Monday, February 12, 2007

Candidate Obama Packs ISU's Hilton Coliseum

By Abby Simons for the Des Moines Register:

Illinois Sen. Barack Obama painted a new picture of himself to a packed Hilton Coliseum crowd Sunday—as that of a non-political politician, a diplomat who claims he could salvage the country’s broken foreign relations.

But it would take more than just a new breed of presidential candidate to revive voters, he said. It would take a change in American attitudes to make a difference in politics .

“Most of us are cynical about the political process, even those of us who are involved in it,” he said.

“It seems as if politics has become a business instead of a mission, that power in Washington is always trumping principle, we’ve got a lot of so-called leaders who don’t do much leading.

“Yes, there is that brand of politics, but there has always been another tradition of politics that says ‘I am connected to you.’ That we are acceptable to each other, that we have a stake in each other.”

Wearing a sport jacket with an open shirt collar, Obama was greeted with intermittent whoops and constant applause from the crowd of about 5,000 inside the coliseum.

Supporters waved hundreds of campaign signs, while others held up cardboard placards that read “We Need a Hero--Thank you.” and “Obama-Rama.”

He touched on a range of issues but was scathingly critical of the Iraq war, one he continued to emphasize that he was against from the beginning of his political career as an Illinois state senator.

“We ended up launching a war that should have never been authorized, and should have never been waged, and to which we’ve now spent $400 billion, and have seen over 3,000 lives of the bravest young Americans wasted; 25,000 amputees.”

In an interview following the rally, Obama, who said he has visited with the families of military personnel who have been killed in the war, regretted saying the lives were “wasted”.

“I was actually upset with myself when I said that because I never use that term,” he said. “Their sacrifices are never wasted, that was sort of a slip of the tongue as I was speaking.

"The sacrifices they have made are unbelievable. What I meant to say was those sacrifices have not been honored by the same attention to strategy, diplomacy and honesty on the part of civilian leadership that would give them a clear mission.”

During the rally, Obama was flanked by two prominent Iowa Democrats — Iowa Attorney General Tom Miller and State Treasurer Michael Fitzgerald —who endorsed him over the weekend.

Obama took the stage with his wife Michelle. Both Miller and Fitzgerald focused on Obama’s potential for global diplomacy. Miller, who like Obama attended Harvard Law School, called Obama the smartest person to attend the institution in the past 25 years.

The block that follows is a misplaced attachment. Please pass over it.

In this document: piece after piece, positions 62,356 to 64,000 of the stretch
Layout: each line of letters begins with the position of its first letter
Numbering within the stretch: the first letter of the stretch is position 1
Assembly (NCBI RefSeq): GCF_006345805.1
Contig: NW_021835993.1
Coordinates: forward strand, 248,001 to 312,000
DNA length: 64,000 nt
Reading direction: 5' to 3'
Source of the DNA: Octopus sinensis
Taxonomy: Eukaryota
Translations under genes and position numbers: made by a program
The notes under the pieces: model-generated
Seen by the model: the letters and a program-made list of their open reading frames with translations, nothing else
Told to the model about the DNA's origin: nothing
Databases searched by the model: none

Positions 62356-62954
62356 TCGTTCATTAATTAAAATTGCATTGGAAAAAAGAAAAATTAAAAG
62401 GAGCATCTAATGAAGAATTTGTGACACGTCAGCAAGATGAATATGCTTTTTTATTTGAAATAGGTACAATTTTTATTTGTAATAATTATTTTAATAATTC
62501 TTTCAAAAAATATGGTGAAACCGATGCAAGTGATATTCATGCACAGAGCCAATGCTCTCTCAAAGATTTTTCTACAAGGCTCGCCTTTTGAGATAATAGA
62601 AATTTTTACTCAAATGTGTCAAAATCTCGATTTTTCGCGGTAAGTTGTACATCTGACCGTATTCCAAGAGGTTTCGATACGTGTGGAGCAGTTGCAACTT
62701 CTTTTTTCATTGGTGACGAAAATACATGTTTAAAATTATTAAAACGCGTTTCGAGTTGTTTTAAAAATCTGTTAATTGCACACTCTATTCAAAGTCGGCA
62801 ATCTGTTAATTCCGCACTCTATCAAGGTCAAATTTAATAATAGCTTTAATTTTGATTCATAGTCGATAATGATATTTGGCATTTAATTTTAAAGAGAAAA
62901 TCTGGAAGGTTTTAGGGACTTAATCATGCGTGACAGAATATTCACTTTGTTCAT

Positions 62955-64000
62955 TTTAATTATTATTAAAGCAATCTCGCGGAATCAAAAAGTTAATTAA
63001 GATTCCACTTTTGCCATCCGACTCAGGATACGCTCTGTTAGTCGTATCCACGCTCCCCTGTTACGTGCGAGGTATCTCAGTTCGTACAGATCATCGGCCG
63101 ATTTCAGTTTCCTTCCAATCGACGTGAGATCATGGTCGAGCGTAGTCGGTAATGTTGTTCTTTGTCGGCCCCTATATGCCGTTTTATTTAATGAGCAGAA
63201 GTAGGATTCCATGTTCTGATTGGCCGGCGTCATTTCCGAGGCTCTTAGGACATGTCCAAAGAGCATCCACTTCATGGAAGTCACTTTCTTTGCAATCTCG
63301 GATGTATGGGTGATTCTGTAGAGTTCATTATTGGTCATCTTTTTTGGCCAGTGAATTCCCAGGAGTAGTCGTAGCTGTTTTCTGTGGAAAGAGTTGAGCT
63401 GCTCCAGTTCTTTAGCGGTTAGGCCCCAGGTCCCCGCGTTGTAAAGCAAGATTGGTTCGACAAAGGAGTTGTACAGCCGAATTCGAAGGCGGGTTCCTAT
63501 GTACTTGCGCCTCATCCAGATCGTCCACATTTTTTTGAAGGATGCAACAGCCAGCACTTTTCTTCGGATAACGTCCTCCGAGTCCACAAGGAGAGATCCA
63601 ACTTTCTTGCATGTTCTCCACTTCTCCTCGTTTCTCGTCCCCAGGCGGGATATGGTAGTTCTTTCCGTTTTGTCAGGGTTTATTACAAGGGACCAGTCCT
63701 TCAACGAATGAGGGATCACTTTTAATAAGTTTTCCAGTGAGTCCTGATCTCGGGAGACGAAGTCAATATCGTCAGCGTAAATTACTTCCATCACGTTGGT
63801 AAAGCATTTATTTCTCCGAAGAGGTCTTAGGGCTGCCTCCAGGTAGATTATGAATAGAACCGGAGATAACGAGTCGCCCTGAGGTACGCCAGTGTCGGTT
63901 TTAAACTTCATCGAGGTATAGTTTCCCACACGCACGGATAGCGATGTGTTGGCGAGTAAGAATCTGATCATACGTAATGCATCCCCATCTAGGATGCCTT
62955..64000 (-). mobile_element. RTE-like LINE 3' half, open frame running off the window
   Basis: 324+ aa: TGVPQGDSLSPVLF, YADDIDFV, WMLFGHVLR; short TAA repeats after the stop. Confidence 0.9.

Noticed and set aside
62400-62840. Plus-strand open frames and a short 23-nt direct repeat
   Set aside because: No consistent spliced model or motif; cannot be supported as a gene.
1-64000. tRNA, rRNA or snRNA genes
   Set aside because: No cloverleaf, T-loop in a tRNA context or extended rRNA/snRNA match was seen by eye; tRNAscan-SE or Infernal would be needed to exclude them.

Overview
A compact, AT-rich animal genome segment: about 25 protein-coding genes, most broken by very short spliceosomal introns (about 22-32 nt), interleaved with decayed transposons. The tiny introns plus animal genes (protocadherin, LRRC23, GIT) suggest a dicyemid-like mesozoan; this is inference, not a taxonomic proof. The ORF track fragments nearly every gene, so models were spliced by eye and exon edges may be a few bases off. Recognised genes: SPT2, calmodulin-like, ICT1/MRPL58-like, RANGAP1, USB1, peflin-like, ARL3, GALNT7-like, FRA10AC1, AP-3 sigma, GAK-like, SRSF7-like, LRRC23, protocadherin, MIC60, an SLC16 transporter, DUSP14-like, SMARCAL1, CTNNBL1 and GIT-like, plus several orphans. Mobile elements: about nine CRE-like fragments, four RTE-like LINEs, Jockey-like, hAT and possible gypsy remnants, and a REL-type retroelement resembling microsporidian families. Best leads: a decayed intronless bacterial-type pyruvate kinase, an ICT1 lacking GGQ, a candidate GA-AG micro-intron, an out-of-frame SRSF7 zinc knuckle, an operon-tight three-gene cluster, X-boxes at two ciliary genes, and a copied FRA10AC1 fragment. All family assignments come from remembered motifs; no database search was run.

“Imagine president Barack Obama in the world, as a world leader,” Miller said. “One of the great tragedies of this administration is how George Bush relates to the world. This man would be 180 degrees. Diplomacy would work, the world would be more peaceful, and more safe, and a better place to live.”

Obama appeared relaxed during the post-rally interview, leaning back in a folding chair while propping his feet on another.

He smiled and shook his head when reminded again of the infamous photo of him in a bathing suit that emerged last month while he was vacationing in Hawaii. The microscope on his life—and his popularity—should take a backseat to his message, he said.

“The way I keep the momentum is reminding people that this isn’t about me, it’s about them,” he said. “I think I am a vehicle, or this campaign is a vehicle to talk about how we want to reduce the influence of money in politics, how we want to put an end to the nasty slash-and-burn trivialized politics of the last couple of decades, that we want to come up with common sense and practical solutions instead of being driven by ideology.

"People may get tired of me, but they’ll still be driven by their own interest in leading the county forward,'' he said.

Obama’s emphasis on foreign relations was particularly impressive to Etse Sikanku, 25, a graduate student at Iowa State who arrived to the United States from Ghana last fall.

“The speech was very broad-based, broad to the point where he didn’t say exactly what he would do if he were in office, but it was broad enough that he could introduce himself,” Sikanku said.

“I think it was helpful to know a presidential candidate is willing to work with the international community, or at least willing to reach out. Many Africans already think America stands on its own and will not do that.”

The Sunday stop in Ames marked a flurry of weekend campaign stops, that included Saturday’s announcement in Chicago, followed by visits to Cedar Rapids, Waterloo and breakfast at the Iowa Falls home of Tom and Patty Friend.

A flight was headed for Chicago for another rally Sunday evening. In the meantime, Obama may or may not try to relax by listening to anything from rappers Outkast to crooner Frank Sinatra or Bach’s cello suites on his iPod. That, or relaxing with his children, who with wife Michelle are also along for the ride.

“They’re better than TV,” he said. “They’ve always got something to say.”
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